In December of 1912 a beautiful young man with the unlikely name of Rodolfo Alfonso Raffaello Pierre Filiberto Guglielmi di Valentina d’Antonguella sailed to New York City from his hometown in Italy by way of Paris, France. Though no one knew it yet, Hollywood’s first male sex symbol had just landed in America. He’d later be dubbed Rudolph Valentino by the movies and the Latin Lover by overzealous ad men. After burning through the $4,000 he had in his pockets, he landed odd jobs here and there before becoming a “taxi dancer,” someone women would pay to be their dance partner for the night like they might pay a cab driver to get them home.
He became close friends with a married woman who wanted out of her marriage, but back then divorce wasn’t so easy. Valentino testified in court that he’d seen the husband having an affair with another woman and the divorce was granted. For payback, the husband called the cops on Valentino when was he in a brothel and he was arrested for being a pimp. This was not the first scandal in a career that would be wrecked with them.
High-tailing it to Hollywood, Valentino was first hired, as all dark-skinned European men seemed to be, as the villain in several movies. But his good looks soon made him a heartthrob and with The Four Horsemen of the Apocalypse (1921), he had become a huge star. By the time The Sheik was playing in theaters in 1921, he was a massive sex symbol. They say women were fainting in the aisles while watching that film.
He sadly died just a few short years later in 1926 at the age of 31 but he left quite a legacy and legend behind. Thousands of fans mourned the actor, there were numerous reports of attempted suicides by young female fans who couldn’t bear the thought of life without another Valentino movie. Amazingly, though he lived such a short time, he made over 30 films, many of which survive today. The Sheik remains one of his most popular films and Paramount Presents is releasing a new Blu-ray in honor of its 100th anniversary.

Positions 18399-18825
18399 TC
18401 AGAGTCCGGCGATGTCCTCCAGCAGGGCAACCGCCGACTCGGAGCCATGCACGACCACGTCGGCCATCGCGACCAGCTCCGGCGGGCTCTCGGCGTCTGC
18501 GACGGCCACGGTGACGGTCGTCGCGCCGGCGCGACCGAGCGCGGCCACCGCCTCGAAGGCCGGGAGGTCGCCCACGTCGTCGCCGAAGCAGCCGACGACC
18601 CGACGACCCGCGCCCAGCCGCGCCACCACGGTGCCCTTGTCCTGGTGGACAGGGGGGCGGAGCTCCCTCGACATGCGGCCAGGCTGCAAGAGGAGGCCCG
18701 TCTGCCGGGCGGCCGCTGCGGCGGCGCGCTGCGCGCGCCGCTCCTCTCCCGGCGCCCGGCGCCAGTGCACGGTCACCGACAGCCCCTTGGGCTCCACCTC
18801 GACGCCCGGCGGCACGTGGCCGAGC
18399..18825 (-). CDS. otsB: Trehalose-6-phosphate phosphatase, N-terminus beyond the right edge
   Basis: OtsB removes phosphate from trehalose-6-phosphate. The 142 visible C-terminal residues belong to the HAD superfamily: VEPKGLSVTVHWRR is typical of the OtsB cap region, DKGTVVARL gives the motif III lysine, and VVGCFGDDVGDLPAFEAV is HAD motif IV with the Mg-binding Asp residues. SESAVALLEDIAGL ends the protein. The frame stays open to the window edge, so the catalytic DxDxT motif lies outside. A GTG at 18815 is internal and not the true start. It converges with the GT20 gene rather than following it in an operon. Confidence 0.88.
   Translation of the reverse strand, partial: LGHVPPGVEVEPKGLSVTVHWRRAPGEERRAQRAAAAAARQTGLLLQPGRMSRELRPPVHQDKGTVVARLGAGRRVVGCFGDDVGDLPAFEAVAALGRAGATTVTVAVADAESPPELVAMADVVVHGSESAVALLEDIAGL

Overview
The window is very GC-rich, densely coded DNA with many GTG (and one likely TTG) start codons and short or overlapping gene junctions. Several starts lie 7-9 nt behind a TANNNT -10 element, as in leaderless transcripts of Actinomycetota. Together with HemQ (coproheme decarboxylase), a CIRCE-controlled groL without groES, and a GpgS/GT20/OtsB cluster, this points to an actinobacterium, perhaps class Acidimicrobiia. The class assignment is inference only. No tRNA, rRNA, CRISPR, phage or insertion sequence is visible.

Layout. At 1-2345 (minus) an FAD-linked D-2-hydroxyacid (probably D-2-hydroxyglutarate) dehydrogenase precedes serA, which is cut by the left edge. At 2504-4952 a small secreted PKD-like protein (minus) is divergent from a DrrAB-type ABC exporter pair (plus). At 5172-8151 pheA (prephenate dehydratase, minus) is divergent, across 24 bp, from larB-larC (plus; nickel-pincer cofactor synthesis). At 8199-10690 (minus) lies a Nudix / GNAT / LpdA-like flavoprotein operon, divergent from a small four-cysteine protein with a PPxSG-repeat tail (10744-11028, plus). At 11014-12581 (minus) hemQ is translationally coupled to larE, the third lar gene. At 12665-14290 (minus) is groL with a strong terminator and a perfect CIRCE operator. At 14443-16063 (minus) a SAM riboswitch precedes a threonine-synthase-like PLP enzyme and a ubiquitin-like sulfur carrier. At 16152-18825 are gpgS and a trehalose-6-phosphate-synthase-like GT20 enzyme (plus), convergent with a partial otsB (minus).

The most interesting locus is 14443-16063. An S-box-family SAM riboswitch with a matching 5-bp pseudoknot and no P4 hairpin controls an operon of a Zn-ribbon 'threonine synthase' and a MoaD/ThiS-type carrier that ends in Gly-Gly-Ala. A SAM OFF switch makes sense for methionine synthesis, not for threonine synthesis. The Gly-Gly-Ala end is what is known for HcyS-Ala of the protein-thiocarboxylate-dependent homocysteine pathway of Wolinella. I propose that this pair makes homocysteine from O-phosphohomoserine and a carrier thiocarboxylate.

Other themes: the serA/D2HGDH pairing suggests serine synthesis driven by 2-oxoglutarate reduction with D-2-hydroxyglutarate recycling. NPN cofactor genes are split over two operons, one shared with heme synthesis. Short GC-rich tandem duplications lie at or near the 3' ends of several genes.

Based upon the wildly popular book of the same name by Edith Maud, The Sheik follows Lady Diana Mayo (Agnes Ayres), a headstrong young lady living in Northern Africa. When a young suitor wants to marry her, she replies “Marriage is captivity – the end of independence. I am content with my life as it is.” She’s planning an adventure into the deserts of North Africa accompanied only by the natives. The night before, she plans an evening at the local casino but is rebuffed because Sheik Ahmed Ben Hassan (Rudolph Valentino) has declared that no one but Arabs shall be allowed while he is inside the casino. Not to be put off she dons a native dancer’s costume and sneaks in. When she’s found out, the Sheik pulls off her outer garments only to find she’s holding a gun. Bemused, he sends her away.
Later, on her voyage into the desert, the Sheik comes across her once again. This time he kidnaps her and forces her to live with him in his encampment. He takes away her mannish clothes (i.e. her trousers) and makes her wear more feminine garb (that is to say, a dress.) She tries to escape but fails. He does not force himself upon her (an apparent departure from the book which caused more than one critic to complain and predict that the film would fail – because nothing sells tickets like rape, apparently). But he leers at her lustfully at regular intervals.